With 65% of India’s population composed of youngsters facing job deficit, our demographics dictate that infrastructure, social and rural development projects can be one the important role models for solving our humungous job crisis, ensuring a decent livelihood for an additional 120-150 million young people over the next decade, argues S. K. Khanna.
Undoubtedly, the last few years have witnessed the pace of job creation woefully short of demand leading to almost a job famine in the country. This has belied the hopeful expectations of millions of youth who were promised creation of 1 crore jobs a year. No wonder due to this more than 3 crore unemployed youth and over 2 crore under- employed youths are feeling betrayed. Workforce in the country has grown rapidly, but job creation has failed to keep pace. While 26 millions joined the work force only 1.5 million jobs have been created in the last 12 months.
Almost half -way through an ambitious scheme to train 6 millions young people initiated by National Skill -Development Enterpreneurship in 2016, the scheme has failed to make an impact due lack of synergy between various stakeholders denting the job creation efforts. There is no taker of skill ministry’s claim that in the last 17 months it has placed 3,18,000 youths in jobs and self –employment.
Job creation data contested
As a matter of fact, job creation and employment have been the prickly issues for all the governments but nothing worthwhile has been done to create a suitable metric for job growth. Stung by the nationwide criticism of government lackluster and laid back approach on employability, the government of late has shifted its gears to focus more on infrastructure, rural and social sectors with higher employability elasticity to catalyze massive job creation.
To give a double digit level boost to job creation, the government has identified 10 “Champion Sectors” and has created a dedicated fund of Rs.5kcrore to address and promote inclusive employment in order to generate jobs. These champion sectors are regarded beacons of job creation. These include capital goods, auto and auto components, construction and construction equipment, aerospace, manufacturing, textiles, food processing and renewable energy, roads and railways.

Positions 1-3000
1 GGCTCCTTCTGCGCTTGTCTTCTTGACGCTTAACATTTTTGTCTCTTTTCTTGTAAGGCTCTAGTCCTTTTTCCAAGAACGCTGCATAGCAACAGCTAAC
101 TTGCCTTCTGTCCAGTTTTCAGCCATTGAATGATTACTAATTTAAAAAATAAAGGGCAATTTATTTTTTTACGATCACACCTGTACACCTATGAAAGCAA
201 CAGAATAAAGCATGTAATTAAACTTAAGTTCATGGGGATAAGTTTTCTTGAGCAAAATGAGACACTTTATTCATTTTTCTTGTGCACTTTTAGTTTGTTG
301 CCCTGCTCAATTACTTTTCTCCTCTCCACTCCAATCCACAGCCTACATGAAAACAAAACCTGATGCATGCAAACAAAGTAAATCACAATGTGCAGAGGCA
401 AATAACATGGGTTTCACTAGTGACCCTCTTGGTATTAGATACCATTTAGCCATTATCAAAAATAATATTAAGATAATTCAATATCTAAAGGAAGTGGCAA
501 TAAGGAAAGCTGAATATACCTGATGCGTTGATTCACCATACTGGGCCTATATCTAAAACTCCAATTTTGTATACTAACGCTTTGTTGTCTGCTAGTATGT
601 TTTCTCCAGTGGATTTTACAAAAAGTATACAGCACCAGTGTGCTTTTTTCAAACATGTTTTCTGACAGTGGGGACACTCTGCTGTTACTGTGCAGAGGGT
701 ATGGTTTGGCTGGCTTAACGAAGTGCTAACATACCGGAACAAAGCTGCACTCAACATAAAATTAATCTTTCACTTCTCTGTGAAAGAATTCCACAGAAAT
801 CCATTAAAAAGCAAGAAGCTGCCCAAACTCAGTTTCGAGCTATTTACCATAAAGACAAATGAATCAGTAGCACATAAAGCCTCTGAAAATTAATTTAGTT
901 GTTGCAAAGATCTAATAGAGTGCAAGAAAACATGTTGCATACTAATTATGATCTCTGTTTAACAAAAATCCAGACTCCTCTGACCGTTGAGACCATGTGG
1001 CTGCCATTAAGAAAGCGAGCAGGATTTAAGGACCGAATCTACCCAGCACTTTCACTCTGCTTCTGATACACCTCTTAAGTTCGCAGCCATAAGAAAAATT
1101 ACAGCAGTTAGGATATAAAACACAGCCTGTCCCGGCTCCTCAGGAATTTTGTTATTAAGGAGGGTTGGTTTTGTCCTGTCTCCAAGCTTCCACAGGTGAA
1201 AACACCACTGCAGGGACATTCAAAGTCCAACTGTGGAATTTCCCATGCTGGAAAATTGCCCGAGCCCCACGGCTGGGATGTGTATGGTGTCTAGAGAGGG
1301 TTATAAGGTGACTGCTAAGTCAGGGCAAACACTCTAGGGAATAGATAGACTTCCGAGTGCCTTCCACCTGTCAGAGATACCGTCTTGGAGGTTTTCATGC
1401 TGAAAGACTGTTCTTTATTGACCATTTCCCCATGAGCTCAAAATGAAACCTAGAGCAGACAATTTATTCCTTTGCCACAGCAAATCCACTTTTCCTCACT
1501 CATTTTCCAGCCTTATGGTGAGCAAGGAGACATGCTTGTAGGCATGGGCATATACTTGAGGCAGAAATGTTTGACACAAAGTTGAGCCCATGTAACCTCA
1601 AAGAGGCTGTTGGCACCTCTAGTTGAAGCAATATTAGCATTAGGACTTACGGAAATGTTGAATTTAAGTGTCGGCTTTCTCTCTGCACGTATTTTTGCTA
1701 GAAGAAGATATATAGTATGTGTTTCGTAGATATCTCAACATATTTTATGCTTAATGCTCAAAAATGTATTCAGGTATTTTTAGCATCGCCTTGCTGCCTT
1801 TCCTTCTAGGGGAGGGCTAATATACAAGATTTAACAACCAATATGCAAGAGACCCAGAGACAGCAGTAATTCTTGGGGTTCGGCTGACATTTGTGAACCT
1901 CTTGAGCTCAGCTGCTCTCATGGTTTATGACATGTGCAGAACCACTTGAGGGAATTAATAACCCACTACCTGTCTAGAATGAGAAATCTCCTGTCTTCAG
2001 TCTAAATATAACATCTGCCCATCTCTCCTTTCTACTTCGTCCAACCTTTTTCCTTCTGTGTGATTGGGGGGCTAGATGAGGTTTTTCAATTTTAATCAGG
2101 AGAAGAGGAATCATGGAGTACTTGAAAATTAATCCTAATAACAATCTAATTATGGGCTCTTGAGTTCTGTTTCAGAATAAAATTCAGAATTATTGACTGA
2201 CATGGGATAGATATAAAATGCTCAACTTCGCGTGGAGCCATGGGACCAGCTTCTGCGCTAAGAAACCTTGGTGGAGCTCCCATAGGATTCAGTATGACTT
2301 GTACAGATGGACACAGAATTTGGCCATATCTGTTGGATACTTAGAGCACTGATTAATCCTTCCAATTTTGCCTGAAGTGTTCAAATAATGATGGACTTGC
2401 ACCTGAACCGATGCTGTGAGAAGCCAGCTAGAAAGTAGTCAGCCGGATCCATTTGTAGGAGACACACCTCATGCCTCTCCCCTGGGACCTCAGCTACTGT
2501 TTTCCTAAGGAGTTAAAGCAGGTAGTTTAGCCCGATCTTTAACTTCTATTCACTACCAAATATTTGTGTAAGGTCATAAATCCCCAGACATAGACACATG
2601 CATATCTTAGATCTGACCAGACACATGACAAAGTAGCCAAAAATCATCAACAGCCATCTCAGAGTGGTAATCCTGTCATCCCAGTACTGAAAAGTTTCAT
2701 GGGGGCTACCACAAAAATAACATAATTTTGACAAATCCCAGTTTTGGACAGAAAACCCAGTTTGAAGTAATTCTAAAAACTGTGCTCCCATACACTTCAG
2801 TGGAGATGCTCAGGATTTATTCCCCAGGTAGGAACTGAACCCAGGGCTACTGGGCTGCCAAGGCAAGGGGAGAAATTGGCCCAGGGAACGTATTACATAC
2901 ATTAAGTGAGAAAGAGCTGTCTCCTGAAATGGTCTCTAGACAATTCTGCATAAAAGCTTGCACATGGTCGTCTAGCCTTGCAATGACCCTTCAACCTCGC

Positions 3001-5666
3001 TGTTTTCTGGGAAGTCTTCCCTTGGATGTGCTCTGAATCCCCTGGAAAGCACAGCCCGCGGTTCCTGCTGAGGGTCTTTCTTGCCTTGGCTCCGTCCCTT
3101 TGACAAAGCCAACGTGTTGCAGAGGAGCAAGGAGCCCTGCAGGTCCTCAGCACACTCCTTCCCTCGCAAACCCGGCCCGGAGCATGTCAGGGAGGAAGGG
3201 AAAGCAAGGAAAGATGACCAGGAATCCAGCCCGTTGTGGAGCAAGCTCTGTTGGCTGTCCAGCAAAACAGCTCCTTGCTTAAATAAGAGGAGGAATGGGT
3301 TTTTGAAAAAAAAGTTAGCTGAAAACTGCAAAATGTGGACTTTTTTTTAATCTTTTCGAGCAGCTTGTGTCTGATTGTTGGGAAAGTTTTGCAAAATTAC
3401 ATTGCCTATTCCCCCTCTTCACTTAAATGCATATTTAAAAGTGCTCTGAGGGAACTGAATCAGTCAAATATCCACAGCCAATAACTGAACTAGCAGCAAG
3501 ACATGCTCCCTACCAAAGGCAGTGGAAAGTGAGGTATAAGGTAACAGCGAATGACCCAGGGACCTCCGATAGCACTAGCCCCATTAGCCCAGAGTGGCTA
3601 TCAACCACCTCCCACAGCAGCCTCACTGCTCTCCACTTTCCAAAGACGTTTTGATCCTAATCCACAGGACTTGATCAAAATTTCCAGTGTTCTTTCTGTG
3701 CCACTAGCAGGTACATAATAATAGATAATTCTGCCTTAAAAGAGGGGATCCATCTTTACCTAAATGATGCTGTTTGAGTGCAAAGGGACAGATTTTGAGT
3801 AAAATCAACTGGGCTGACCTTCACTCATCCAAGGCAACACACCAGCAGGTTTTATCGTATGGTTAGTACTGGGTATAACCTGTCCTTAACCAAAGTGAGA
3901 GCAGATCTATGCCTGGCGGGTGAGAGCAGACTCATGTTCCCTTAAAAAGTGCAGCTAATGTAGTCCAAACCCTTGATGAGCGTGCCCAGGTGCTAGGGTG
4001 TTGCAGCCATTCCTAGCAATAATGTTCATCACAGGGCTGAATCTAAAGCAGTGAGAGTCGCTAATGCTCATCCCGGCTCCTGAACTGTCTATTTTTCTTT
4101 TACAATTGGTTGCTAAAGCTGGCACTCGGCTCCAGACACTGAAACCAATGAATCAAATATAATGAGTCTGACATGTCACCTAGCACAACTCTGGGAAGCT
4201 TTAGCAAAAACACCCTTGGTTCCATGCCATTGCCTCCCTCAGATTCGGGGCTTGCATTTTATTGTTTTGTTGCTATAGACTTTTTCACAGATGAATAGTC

The infrastructure ministries have been directed to draw up reports detailing the number and nature of jobs that budgetary allocation will generate in their sectors so as to help adopt a targeted approach to job creation. The ministry for road transport has stated that it is ready with draft on jobs that ministry’s total outlay of Rs.1.32 lakh crore would create. National carrier Indian Railways is launching its one of biggest recruitment drives to hire 89,000 employees, including loco pilots, technicians, workers and helpers. Ministries such as urban housing, education and rural development and others have also embarked on similar exercise. Labour Bureau is to assess the number of self-employed created under the Mudra Yojana.
Construction sector which is one of the largest employment generators has been asked to gear itself up for approximately 76.5 million workers needed by 2020 and move swiftly to new technical platform to improve the viability of construction sector. Professional bodies associated with it have asked to enhance its technical capability to adopt the emerging new technologies and processes.
Rural development projects promoting construction of rural roads and rural housing are likely to give momentum not only to rural construction employability but generate income from non-farming activities for the rural economy.
Job crisis gets international attention
India’s job creation problem has attracted international attention. Both the World Bank and the International Labor Organization have pointed out to the need for creating quality salaried jobs in the country stressing that good number of jobs and suitable employment opportunities –led focus would ensure not only that growth is inclusive but also sustainable.
According to the latest Economic Census, currently there are 13 crore employees in the country, 2.4 crore in the organized sector and 10.5 crore in the unorganized sector.
Changing Employment scenario
Employment scenario in our country as in other developed countries is changing fast. The jobs that were in demand a few years back are not the favorites now and two-three hence, 90% of the youth today are working in informal sector and industry is witnessing a big transformation. For quick staff solutions the organizations are increasingly resorting to hire temporary hands to meet deadlines and cut costs. In the recent past, the contract staffing in vogue in the manufacturing employing casual workers has extended its coverage in other sectors. With the boom in other sectors, contract staffing is gaining more importance and popularity among workers and organizations because of volumes generated. This according to experts will be the fundamental game changer of the future work place and job market. As per discussion at the recent Global Business Summit held at New Delhi and attended by the captains of industry in India and abroad, “in the days to come future jobs and skills in India and elsewhere are expected to be created in the home grown MNCs, micro, small and medium enterprises and infrastructure entities promoting industrialization.